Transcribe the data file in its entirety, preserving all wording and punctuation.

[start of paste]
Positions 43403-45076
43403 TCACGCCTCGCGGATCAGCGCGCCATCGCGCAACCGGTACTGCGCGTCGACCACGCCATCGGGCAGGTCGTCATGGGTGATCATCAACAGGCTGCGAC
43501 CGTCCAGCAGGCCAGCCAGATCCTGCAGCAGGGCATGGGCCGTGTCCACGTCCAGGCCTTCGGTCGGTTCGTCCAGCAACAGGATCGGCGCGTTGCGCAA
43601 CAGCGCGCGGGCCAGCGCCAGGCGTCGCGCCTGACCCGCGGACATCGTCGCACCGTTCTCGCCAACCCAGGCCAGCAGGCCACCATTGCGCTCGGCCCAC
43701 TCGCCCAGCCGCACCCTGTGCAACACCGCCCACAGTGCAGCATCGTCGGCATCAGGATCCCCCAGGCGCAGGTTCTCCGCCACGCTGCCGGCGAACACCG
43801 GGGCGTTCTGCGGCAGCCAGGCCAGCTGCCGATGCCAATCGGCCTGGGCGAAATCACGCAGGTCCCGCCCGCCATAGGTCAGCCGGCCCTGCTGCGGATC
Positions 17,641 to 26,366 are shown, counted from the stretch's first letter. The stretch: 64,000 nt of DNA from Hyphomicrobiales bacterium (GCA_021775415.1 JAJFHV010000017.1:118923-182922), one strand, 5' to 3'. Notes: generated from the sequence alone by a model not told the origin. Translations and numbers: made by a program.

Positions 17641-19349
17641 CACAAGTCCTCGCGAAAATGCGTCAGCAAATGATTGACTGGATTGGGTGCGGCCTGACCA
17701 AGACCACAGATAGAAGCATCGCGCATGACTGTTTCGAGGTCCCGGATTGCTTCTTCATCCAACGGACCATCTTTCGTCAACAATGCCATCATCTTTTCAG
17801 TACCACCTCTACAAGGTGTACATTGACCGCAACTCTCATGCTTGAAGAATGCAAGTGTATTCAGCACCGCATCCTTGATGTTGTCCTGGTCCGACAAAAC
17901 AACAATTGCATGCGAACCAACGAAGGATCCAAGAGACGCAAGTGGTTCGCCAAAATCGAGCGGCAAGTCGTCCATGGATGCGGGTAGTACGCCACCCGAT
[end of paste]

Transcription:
Positions 43403-45076
43403 TCACGCCTCGCGGATCAGCGCGCCATCGCGCAACCGGTACTGCGCGTCGACCACGCCATCGGGCAGGTCGTCATGGGTGATCATCAACAGGCTGCGAC
43501 CGTCCAGCAGGCCAGCCAGATCCTGCAGCAGGGCATGGGCCGTGTCCACGTCCAGGCCTTCGGTCGGTTCGTCCAGCAACAGGATCGGCGCGTTGCGCAA
43601 CAGCGCGCGGGCCAGCGCCAGGCGTCGCGCCTGACCCGCGGACATCGTCGCACCGTTCTCGCCAACCCAGGCCAGCAGGCCACCATTGCGCTCGGCCCAC
43701 TCGCCCAGCCGCACCCTGTGCAACACCGCCCACAGTGCAGCATCGTCGGCATCAGGATCCCCCAGGCGCAGGTTCTCCGCCACGCTGCCGGCGAACACCG
43801 GGGCGTTCTGCGGCAGCCAGGCCAGCTGCCGATGCCAATCGGCCTGGGCGAAATCACGCAGGTCCCGCCCGCCATAGGTCAGCCGGCCCTGCTGCGGATC
Positions 17,641 to 26,366 are shown, counted from the stretch's first letter. The stretch: 64,000 nt of DNA from Hyphomicrobiales bacterium (GCA_021775415.1 JAJFHV010000017.1:118923-182922), one strand, 5' to 3'. Notes: generated from the sequence alone by a model not told the origin. Translations and numbers: made by a program.

Positions 17641-19349
17641 CACAAGTCCTCGCGAAAATGCGTCAGCAAATGATTGACTGGATTGGGTGCGGCCTGACCA
17701 AGACCACAGATAGAAGCATCGCGCATGACTGTTTCGAGGTCCCGGATTGCTTCTTCATCCAACGGACCATCTTTCGTCAACAATGCCATCATCTTTTCAG
17801 TACCACCTCTACAAGGTGTACATTGACCGCAACTCTCATGCTTGAAGAATGCAAGTGTATTCAGCACCGCATCCTTGATGTTGTCCTGGTCCGACAAAAC
17901 AACAATTGCATGCGAACCAACGAAGGATCCAAGAGACGCAAGTGGTTCGCCAAAATCGAGCGGCAAGTCGTCCATGGATGCGGGTAGTACGCCACCCGAT